The effect of thread design on stress distribution in a solid screw implant: a 3D finite element analysis
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The biomechanical behavior of implant thread plays an important role on stresses at implant-bone interface. Information about the effect of different thread profiles upon the bone stresses is limited. The purpose of this study was to evaluate the effects of different implant thread designs on stress distribution characteristics at supporting structures. In this study, three-dimensional (3D) finite element (FE) stress-analysis method was used. Four types of 3D mathematical models simulating four different thread-form configurations for a solid screw implant was prepared with supporting bone structure. V-thread (1), buttress (2), reverse buttress (3), and square thread designs were simulated. A 100-N static axial occlusal load was applied to occlusal surface of abutment to calculate the stress distributions. Solidworks/Cosmosworks structural analysis programs were used for FE modeling/analysis. The analysis of the von Mises stress values revealed that maximum stress concentrations were located at loading areas of implant abutments and cervical cortical bone regions for all models. Stress concentration at cortical bone (18.3 MPa) was higher than spongious bone (13.3 MPa), and concentration of first thread (18 MPa) was higher than other threads (13.3 MPa). It was seen that, while the von Mises stress distribution patterns at different implant thread models were similar, the concentration of compressive stresses were different. The present study showed that the use of different thread form designs did not affect the von Mises concentration at supporting bone structure. However, the compressive stress concentrations differ by various thread profiles.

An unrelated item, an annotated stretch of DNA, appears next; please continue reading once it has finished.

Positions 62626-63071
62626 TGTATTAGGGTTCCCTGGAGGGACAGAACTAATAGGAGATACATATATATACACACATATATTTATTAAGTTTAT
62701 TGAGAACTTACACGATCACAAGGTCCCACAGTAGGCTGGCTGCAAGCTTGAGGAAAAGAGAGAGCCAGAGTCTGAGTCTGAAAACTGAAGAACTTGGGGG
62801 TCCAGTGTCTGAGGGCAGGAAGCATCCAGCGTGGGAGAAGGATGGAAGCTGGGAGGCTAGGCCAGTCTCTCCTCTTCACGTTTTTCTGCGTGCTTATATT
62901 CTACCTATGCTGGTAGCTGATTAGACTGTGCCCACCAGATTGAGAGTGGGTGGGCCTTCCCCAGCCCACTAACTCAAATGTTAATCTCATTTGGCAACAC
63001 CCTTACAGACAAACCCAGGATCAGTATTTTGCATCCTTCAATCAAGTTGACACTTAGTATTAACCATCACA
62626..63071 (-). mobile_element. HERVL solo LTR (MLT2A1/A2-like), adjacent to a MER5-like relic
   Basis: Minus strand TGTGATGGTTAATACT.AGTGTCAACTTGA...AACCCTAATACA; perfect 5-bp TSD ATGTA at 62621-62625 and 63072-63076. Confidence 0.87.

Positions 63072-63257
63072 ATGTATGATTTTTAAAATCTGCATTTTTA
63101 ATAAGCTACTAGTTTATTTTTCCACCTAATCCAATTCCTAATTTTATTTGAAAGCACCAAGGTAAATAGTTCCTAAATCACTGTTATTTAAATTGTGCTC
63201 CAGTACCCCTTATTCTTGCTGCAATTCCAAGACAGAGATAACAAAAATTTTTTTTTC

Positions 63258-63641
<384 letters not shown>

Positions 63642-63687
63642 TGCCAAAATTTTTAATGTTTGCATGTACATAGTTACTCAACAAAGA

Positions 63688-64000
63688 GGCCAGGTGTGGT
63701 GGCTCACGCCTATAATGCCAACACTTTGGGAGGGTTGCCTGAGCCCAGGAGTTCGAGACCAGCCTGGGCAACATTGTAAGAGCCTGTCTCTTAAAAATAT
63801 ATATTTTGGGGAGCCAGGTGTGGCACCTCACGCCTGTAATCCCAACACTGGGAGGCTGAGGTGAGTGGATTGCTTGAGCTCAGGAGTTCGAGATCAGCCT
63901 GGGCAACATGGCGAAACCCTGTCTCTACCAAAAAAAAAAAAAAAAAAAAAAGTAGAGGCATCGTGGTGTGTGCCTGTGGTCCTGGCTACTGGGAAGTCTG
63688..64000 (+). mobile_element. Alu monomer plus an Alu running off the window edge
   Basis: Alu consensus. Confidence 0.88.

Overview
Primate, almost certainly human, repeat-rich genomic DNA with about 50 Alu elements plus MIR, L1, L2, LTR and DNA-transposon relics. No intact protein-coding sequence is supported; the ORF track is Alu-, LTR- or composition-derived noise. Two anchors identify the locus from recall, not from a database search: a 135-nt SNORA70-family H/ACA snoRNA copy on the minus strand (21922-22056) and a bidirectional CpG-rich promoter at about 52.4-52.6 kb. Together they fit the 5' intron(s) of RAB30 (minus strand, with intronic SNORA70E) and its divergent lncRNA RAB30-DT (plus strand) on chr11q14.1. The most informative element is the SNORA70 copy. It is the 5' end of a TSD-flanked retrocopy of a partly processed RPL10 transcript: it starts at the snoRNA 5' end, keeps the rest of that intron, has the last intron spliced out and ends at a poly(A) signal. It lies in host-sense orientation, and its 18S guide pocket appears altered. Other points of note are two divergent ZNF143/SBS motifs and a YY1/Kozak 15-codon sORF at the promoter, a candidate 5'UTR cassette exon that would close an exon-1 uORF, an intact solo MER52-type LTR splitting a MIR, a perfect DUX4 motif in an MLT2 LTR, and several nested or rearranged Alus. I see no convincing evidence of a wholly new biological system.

KeywordsImplant thread form design Dental implants Biomechanics Finite element analysis Stress distribution
Conflict of interest
This study is funded by the Research Projects Counsil of the University of Selcuk. The authors declare that they have no financial, professional, or other personal interest that could influence the position presented in the paper.
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